At least 28 people are dead and more than 200 missing after a ferry sank in the central Philippines after it collided with a cargo vessel.
Reuters reports that a gaping hole was left in the bow of the cargo ship after the collision with the ferry, MV Thomas Aquinas, on Friday near the country’s second-largest city of Cebu:
“The 40-year-old ferry was approaching Cebu when it collided with the departing cargo ship, the Sulpicio Express 7, at about 9 pm (1300 GMT). It sank in minutes.
‘Search and rescue operations by the navy and coast guard are continuing with the help of some commercial vessels,’ acting coast guard chief Rear Admiral Luis Tuason told local radio.
‘The number of missing is still huge.'”
Tuason, in an interview with Manila’s DZBB radio, said: “The captain managed to declare abandon ship and they distributed life jackets but, because of the speed by which it went down, there is a big chance that there are people trapped inside.”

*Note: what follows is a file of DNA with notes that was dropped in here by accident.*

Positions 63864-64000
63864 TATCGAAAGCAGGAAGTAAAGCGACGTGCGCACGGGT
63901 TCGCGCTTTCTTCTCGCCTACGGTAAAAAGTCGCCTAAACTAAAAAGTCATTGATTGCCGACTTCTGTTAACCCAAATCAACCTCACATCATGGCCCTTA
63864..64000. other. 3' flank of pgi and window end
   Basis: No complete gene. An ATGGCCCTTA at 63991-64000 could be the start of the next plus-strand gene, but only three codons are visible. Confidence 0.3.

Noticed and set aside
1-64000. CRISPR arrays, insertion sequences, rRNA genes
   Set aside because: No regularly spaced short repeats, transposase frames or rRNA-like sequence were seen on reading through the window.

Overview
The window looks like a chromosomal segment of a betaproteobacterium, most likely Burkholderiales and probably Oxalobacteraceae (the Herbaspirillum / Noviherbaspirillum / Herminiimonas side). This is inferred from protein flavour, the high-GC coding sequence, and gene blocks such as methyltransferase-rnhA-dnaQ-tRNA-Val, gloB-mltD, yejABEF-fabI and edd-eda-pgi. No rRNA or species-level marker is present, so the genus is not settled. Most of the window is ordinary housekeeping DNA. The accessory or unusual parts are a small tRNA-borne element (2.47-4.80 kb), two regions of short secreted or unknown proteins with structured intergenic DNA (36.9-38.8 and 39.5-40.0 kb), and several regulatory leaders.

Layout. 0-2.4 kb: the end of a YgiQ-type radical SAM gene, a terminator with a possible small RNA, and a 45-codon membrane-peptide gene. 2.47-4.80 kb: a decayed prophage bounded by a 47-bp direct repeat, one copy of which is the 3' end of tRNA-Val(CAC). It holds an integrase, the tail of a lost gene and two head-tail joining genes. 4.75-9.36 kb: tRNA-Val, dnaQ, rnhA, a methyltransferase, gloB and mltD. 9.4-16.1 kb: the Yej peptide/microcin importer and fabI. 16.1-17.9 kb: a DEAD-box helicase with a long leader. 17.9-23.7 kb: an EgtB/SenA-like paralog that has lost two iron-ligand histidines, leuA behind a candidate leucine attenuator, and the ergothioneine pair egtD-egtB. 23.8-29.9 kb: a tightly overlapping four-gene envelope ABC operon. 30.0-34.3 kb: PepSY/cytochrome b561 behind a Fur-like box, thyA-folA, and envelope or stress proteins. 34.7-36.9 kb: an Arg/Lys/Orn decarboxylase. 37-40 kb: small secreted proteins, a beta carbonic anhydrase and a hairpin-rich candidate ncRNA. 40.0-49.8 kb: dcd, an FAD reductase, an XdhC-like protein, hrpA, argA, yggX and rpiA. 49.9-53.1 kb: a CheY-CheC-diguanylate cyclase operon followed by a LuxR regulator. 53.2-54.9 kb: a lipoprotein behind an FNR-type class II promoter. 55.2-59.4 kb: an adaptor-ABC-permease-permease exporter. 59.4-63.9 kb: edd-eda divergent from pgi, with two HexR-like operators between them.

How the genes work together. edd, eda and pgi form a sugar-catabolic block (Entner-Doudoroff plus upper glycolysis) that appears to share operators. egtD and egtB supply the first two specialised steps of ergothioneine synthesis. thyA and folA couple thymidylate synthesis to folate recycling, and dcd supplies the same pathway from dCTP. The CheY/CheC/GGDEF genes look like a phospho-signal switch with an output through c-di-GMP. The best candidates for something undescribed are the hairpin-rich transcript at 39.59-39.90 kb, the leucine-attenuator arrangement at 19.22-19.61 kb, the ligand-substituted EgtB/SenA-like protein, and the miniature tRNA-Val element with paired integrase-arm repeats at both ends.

One survivor, Jerwin Agudong, told the radio station that he and other passengers jumped into the water in front of the cargo ship after the two vessels hit.
“It seems some people were not able to get out,” Agudong said. “I pity the children. We saw dead bodies on the side, and some being rescued.”
Reuters says “at least 28 people” are confirmed dead and then many of the survivors were “sick from swallowing oil and seawater.” However, The Washington Post, quoting Philippines’ Transportation and Communications Secretary Joseph Abaya, says the death toll was 31, with 629 passengers rescued. Abaya says the ferry carried 831 people at the time of the collision, but the BBC, quoting the Philippine coast guard said 715 were on board.
The Philippines archipelago is no stranger to ferry accidents. As recently as June, 14 people were killed in two separate ferry sinkings in as many days. In the world’s worst peacetime shipping disaster, a ferry collided with an oil tanker off Mindoro Island near Manila in December 1987, leaving more than 4.300 people dead.